TEHRAN (FNA)- A delegation from Canada'sBombardier Aerospace Company in a meeting with Head of Iran's Civil Aviation Organization Ali Reza Jahangirian voiced their company's willingness to sell passenger planes and commercial jets to Iran.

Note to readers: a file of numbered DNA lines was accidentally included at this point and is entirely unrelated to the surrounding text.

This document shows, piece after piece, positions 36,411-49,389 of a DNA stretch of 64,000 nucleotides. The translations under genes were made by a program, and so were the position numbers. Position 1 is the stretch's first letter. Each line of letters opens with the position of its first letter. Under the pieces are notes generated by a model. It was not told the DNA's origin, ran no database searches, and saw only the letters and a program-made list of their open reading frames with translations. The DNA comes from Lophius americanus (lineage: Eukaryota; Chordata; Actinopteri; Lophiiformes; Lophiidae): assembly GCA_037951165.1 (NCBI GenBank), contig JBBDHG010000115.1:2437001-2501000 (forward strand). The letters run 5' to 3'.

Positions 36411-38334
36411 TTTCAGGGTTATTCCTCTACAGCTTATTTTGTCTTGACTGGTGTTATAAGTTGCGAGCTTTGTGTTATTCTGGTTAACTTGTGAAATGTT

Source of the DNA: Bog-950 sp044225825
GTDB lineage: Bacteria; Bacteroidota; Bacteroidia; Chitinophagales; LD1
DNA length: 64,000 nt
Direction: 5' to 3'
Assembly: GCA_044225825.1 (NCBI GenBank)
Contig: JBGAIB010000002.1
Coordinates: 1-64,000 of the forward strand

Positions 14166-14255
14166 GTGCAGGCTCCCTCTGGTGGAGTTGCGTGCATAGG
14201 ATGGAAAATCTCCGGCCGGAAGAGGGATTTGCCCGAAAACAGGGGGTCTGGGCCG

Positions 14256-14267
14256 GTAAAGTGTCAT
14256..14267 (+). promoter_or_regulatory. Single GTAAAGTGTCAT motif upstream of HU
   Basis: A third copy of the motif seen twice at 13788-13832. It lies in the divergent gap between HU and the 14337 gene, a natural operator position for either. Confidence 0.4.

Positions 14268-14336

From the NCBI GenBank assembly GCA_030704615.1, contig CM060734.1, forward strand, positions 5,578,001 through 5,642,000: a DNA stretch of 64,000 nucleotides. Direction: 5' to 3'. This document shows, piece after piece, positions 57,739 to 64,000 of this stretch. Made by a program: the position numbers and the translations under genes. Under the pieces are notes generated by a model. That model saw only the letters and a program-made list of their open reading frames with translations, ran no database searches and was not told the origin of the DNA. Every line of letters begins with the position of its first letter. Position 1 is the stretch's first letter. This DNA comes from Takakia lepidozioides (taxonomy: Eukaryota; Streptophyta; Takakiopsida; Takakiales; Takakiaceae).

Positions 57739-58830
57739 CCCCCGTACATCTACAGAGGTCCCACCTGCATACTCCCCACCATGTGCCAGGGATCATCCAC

The Bombardier delegation introduced the different types of the company's airplanes in a presentation, and said, "Bombardier is ready to cooperate with Iran in the supply of spare parts and transfer of technology to Iran." The Bombardier's representatives reiterated that their company is ready to cooperate with Iran in purchasing brand new and second-hand planes as well as commercial jets. Bombardier Aerospace is a division of Bombardier Incorporation. The company competes with Brazilian rival Embraer for the title of the third largest aircraft manufacturer after Airbus and Boeing. It is headquartered in Dorval, Quebec, Canada. After acquiring Canadair in 1986 and restoring it to profitability, Bombardier in 1989 acquired the near-bankrupt Short Brothers aircraft manufacturing company in Belfast, Northern Ireland. This was followed in 1990 by the acquisition of the bankrupt Learjet Company of Wichita, Kansas, builder of the Learjet business aircraft, and finally the money-losing Boeing subsidiary, de Havilland Aircraft of Canada based in Toronto, Ontario in 1992. In late November 2013, Head of Iran's Civil Aviation Organization Ali Reza Jahangirian announced that several foreign airlines have voiced their willingness to resume operation and reopen their bureaus in Tehran following the recent nuclear deal between Iran and the world powers in Geneva last week. Jahangirian pointed to the recent agreement between Iran and the Group 5+1 (the five permanent UN Security Council members plus Germany) in Geneva in November, and said, "After the agreement we have received requests for the resumption of foreign airlines' operation in Iran." He reiterated that the same airlines that were active in Iran in previous years are going to ask for the reopening of their bureaus in the coming weeks. "Following the removal of the sanctions, aviation operations in the country will increase by 50 percent till next year," Jahangirian told FNA. "A specific paragraph has been predicted in the Geneva agreement on the removal of the embargoes on the supply of passenger plane parts (to Iran)," he said. The ban on the supply of plane parts to Iran was annulled in the November nuclear deal between Iran and the five permanent UN Security Council members plus Germany in Geneva. According to the deal, some Iranian airlines can have access to safety repair and inspection inside Iran. The Western embargo on the supply of passenger plane parts to Iranian companies was one of the main causes of air crashes and technical problems in Iran, costing the lives of tens of civilians. Iran and the six major world powers reached an agreement in Geneva on Sunday after days of intensive negotiations. Meantime, the former head of ICAO announced in mid November that Iran plans to renovate its fleet of passenger planes and also upgrade the country's safety flight standards this year. "If we add 20 passenger planes to our fleet each year, we will achieve our specified goal of having a fleet with 550 aircraft by 2025," former Head of Iran's Civil Aviation Organization Hamid Reza Pahlavani said. He said that a sum of 21 airplanes joined Iran's fleet last Iranian year (ended March 20), and continued, "24 other planes, including three Airbus 320s, have joined the country's passenger fleet so far this year (started March 21)." Pahlavani said that a sum of 13 other passenger jets, including seven planes to be imported by the airlines and six brand new ones in coordination with the government, will be added to the fleet. He reiterated that Iran'sCivil Aviation Organization acts in accordance with the safety regulations of the International Civil Aviation Organization (ICAO), and said, "The objective of implementing these regulations is upgrading our flight safety standards." Â Â Â Â